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WILLIAM STUBBS Seventeen lectures on the study of medieval and modern history and kindred subjects

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WILLIAM STUBBS
Seventeen lectures on the study of medieval and modern history and kindred subjects
page 409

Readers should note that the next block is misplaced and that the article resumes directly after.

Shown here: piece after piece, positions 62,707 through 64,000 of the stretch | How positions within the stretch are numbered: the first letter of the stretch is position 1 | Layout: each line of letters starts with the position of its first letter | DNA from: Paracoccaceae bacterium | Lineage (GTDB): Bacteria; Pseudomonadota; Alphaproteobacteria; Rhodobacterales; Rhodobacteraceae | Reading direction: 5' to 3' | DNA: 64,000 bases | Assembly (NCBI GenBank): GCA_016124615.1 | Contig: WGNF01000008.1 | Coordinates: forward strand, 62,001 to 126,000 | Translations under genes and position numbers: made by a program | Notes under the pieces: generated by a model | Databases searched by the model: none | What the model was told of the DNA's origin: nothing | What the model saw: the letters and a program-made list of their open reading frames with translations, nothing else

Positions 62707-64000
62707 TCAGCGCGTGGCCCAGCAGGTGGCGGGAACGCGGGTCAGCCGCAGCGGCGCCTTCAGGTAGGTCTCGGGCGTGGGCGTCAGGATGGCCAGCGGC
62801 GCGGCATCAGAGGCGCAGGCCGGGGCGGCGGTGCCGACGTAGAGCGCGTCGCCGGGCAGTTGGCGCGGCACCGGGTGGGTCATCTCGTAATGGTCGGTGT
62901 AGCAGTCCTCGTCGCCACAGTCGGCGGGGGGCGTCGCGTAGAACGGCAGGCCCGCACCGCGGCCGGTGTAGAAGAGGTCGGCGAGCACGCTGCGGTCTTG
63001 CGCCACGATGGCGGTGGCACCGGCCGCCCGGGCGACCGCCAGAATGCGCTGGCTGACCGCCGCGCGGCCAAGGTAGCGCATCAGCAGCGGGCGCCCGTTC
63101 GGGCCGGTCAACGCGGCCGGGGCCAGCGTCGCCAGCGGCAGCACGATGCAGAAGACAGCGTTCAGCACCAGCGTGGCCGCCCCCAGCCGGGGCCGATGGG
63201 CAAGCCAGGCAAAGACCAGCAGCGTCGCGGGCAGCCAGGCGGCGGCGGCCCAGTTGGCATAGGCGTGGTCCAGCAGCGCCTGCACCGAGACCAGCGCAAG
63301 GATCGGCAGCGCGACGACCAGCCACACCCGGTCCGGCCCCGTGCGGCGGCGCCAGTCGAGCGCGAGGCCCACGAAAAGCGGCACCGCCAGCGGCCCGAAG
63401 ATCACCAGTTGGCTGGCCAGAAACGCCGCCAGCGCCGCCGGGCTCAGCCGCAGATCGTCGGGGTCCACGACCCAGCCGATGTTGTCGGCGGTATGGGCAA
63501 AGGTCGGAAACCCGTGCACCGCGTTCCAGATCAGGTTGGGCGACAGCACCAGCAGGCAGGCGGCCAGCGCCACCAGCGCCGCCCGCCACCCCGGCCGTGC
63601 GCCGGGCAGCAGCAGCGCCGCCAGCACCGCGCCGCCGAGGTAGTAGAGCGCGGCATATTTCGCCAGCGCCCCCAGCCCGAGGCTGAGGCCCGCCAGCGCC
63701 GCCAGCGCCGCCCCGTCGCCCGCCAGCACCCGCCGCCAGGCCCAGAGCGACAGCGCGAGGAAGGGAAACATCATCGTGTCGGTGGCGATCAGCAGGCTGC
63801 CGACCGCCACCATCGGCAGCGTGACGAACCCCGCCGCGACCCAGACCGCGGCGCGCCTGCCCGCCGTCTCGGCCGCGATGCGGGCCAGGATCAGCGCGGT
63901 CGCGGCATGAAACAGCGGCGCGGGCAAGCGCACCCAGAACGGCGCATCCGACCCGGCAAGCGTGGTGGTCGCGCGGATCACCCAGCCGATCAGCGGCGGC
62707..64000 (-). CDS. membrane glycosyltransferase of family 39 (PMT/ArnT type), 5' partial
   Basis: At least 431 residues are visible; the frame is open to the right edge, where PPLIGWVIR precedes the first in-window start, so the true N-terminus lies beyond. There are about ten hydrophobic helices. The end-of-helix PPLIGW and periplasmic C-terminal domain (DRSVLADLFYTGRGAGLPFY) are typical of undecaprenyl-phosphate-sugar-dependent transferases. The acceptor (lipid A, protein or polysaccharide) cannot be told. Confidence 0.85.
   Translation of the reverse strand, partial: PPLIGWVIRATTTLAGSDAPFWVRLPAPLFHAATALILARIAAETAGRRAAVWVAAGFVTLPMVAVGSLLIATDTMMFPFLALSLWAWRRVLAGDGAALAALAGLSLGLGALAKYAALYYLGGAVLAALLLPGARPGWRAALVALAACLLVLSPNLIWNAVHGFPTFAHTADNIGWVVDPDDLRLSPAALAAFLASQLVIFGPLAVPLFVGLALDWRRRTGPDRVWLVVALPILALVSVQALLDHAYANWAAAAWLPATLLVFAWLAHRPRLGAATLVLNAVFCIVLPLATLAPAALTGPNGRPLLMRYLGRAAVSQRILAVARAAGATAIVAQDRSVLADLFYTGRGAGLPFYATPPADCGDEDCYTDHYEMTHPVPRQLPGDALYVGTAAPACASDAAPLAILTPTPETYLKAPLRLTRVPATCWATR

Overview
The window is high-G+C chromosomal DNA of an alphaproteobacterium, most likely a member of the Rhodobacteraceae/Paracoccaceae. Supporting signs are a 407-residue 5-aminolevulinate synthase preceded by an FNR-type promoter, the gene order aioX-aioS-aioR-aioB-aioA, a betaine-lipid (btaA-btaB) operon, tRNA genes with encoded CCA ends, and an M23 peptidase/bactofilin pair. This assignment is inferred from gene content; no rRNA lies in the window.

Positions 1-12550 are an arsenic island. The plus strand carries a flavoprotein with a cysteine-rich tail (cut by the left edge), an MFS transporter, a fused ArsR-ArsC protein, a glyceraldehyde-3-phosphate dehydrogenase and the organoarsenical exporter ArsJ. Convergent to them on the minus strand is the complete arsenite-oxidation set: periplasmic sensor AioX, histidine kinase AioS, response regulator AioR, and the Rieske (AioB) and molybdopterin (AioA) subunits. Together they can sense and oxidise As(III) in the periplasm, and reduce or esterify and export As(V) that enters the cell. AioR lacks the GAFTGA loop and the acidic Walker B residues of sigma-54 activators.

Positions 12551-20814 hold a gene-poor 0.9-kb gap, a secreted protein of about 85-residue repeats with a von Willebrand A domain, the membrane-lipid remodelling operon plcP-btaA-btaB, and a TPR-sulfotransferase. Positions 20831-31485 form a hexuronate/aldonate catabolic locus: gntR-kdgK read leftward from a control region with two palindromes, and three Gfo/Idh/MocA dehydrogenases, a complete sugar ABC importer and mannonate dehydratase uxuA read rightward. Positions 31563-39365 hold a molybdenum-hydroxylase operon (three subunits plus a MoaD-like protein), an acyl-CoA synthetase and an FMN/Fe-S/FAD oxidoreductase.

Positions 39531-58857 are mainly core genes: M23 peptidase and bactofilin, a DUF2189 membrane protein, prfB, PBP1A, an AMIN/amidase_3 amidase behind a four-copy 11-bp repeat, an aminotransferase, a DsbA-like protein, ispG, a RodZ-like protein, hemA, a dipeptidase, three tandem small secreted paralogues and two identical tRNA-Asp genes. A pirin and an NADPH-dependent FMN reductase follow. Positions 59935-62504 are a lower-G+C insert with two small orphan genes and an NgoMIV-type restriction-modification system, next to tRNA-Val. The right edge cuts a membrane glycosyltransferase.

THE EEIGH OF HEKEY VII. (April 25,1883.) I N the first of these two public statutory lectures, I opened my subject with some vain remarks on the want of attractiveness which may be said to characterise the personal and political history of Henry VII : and then, having divided the reign into two portions, nearly coinciding with the change of century, I very briefly marked the series of dynastic quarrels, struggles, and disturbances, the interest of which belongs mainly to the first half of the reign. There remains to us some investigation of the constitutional and diplomatic history of a period which falls between two great constitutional periods, and lays the foundation of a great diplomatic, political, and commercial fabric; or rather I should say opens a great diplomatic, political, and commercial period, which constitutes- modern history in its general acceptation. With regard to the constitutional history proper, nearly the same line may be drawn as in the other case, for, as only one parliament was called between the year 1497 and the end of the reign, the greatest part of what little constitutional history there is belongs to the earlier half. It cannot however be said that, with the exception of two or three very distinct pieces of legislation, and a very distinct purpose of raising and storing money, there is much constitutional material to deal with. There is a great poverty of record. The Rolls of the Parliaments tell us scarcely anything more than the dates of opening, the subject of the chancellor's D d 2


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